Immuno-oncology is a rapidly growing therapeutic field that embraces the concept of modulating the immune system to recognize tumor cells and target them for destruction—by either harnessing the effects of the immune system or preventing the evasion of tumor cells from therapeutic targeting.
The cancer immunity cycle consists of a complex interplay between tumors and immune cells that culminates in an immune response that kills cancererous cells (Figure 1).1 Tumors can prevent this interplay if they maintain a suppressive microenvironment. This microenvironment can also thwart anticancer drugs.2 Consequently, overcoming or remodeling the immunosuppressive microenvironment that is found in many solid tumors is a significant task.
Over the past several years, several immuno-oncology modalities have emerged. These modalities, which include checkpoint inhibition, adoptive T-cell therapy (ACT), and cancer vaccines, are often designed to account for the many proteins that are expressed on cell surfaces. Such proteins may allow malignant cells and lymphocytes to evade immune responses.
Proteins of interest include the cytotoxic T lymphocyte antigen 4 (CTLA-4) receptor and the programmed cell death-1 (PD-1) receptor along with its ligand (PD-L1). CTLA-4 was the first immune checkpoint receptor to be identified and validated as a drug target, and it has progressed into clinical trials for a variety of cancers.
Ipilimumab—an antibody targeting CTLA-4 and approved by the FDA for use in patients with melanoma—works by inhibiting the process of immune suppression in tumors and facilitating T-cell activation against tumor cells. Clinical response rates have been remarkable in some tumor types, and the number of indications susceptible to the therapy is increasing rapidly.
Antibodies targeting PD-1 and PD-L1 (nivolumab and pembrolizumab) have also been approved to treat several types of tumors including melanoma, lung cancer, and bladder cancer. Utilizing a combination of checkpoint inhibitors could improve long-term survival rates, increasing them to levels approaching 60% in some cancers. The hope is that novel and appropriately scheduled immune checkpoint inhibitor combinations, along with appropriate tumor sequencing strategies and patient stratification, could increase survival rates in the future, bringing them closer to 80%, or pushing them even higher.3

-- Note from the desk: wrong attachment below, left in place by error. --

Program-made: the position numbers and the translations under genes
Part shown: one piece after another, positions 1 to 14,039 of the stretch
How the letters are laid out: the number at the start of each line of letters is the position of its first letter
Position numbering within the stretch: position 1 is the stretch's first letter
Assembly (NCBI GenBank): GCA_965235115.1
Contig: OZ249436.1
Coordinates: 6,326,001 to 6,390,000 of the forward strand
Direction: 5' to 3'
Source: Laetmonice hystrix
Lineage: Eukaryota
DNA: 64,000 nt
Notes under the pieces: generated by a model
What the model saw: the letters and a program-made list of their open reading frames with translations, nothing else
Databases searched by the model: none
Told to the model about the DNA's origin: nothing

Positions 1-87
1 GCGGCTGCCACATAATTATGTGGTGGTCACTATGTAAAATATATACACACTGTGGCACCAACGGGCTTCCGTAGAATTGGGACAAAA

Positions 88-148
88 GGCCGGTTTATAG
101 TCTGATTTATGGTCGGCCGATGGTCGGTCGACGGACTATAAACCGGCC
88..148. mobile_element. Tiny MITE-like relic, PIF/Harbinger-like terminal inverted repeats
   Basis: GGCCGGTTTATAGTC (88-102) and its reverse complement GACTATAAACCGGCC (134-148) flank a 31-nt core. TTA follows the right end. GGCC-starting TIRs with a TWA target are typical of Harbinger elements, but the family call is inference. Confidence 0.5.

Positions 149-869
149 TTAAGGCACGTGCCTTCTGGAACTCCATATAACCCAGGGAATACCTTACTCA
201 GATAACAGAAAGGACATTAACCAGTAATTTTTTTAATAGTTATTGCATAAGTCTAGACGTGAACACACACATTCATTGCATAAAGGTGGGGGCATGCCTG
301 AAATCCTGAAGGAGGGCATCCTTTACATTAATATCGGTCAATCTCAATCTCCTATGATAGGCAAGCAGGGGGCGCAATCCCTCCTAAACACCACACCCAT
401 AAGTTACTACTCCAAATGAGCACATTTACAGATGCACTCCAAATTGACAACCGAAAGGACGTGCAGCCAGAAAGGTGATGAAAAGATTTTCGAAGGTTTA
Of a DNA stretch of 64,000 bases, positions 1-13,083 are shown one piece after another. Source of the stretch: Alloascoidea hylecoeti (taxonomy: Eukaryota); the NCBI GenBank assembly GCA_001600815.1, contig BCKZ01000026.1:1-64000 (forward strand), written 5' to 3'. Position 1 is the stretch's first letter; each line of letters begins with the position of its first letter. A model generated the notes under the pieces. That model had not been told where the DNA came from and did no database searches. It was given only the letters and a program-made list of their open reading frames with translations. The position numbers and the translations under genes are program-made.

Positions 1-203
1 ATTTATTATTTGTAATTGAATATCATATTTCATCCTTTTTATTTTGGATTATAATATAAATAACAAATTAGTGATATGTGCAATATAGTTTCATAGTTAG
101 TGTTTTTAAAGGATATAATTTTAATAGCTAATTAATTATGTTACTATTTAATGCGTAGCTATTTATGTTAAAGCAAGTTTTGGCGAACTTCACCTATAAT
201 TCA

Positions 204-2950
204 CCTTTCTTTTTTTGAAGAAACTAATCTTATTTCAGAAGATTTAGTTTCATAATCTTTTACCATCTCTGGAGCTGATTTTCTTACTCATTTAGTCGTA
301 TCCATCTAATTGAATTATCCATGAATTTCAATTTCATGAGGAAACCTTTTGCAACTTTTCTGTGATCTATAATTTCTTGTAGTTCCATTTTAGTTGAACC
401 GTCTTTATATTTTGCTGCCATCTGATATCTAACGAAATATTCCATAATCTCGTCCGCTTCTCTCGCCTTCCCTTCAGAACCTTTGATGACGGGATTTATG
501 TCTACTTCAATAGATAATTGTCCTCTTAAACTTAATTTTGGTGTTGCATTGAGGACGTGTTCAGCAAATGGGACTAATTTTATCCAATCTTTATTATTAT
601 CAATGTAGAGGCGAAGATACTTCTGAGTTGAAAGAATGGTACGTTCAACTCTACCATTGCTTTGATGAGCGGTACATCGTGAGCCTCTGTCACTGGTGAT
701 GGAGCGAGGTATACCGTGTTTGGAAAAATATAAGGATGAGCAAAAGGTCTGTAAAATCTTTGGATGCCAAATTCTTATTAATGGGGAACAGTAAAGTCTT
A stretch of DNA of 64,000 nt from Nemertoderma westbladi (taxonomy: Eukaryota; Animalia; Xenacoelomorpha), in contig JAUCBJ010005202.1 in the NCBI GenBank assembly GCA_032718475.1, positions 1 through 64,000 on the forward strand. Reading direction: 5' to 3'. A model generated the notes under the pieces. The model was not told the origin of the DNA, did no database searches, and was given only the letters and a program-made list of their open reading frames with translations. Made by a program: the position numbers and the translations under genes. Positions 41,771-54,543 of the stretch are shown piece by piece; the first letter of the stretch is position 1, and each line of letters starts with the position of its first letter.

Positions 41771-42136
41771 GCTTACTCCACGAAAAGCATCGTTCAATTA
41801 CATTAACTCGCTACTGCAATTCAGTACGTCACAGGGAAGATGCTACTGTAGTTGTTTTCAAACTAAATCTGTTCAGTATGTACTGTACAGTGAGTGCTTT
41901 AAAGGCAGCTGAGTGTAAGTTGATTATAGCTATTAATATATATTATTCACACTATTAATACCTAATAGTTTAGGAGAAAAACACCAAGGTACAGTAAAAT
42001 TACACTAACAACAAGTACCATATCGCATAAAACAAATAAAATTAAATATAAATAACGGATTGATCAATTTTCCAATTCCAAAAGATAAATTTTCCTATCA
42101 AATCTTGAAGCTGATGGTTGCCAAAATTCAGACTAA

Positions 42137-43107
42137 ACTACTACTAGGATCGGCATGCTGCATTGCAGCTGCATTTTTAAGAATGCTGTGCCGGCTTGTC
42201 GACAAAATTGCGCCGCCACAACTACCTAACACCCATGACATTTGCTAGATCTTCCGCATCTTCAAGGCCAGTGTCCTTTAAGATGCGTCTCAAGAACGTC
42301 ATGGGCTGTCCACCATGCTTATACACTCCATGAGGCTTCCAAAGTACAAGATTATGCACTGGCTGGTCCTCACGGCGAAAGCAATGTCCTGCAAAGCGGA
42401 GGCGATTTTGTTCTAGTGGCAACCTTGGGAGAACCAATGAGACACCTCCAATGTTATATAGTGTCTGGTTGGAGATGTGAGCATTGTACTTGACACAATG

Adoptive T-Cell Therapy
In ACT, T cells activated against tumor-specific antigens are isolated from the patient, expanded ex vivo, and then reintroduced to the patient. This form of treatment marks the beginning of a new era in cancer therapy, providing a transformative way to combat complex diseases. In recent years, clinical trials using chimeric antigen receptor (CAR) T cells engineered to recognize B-cell cancers (via a specificity for the B-cell antigen CD19 therapy) have shown high rates of response (70–90%), along response times of unprecedented durability in acute and chronic leukemia.4
Cancer vaccines are aimed at triggering an immune response. Unlike traditional vaccines, cancer vaccines do not aim to prevent the development of the cancer. These therapies are designed to stimulate the body’s immune system to mount a more robust and effective attack against cancer cells that are already established or circulating in the body—ultimately increasing the specificity of the immune response. This approach generates specific vaccines for certain types of cancers; that is, cancer vaccines are designed to heighten the response to the relevant antigens on surfaces of cancer cells.
Therapeutic cancer vaccines may act via dendritic cells, which are specialized immune cells that can “teach” T cells by identifying neoantigens. For example, immune cells may be removed from the patient and developed into dendritic cells that are specific to the type of cancer present in the patient, then returned into the patient with the goal of inducing a better T-cell response.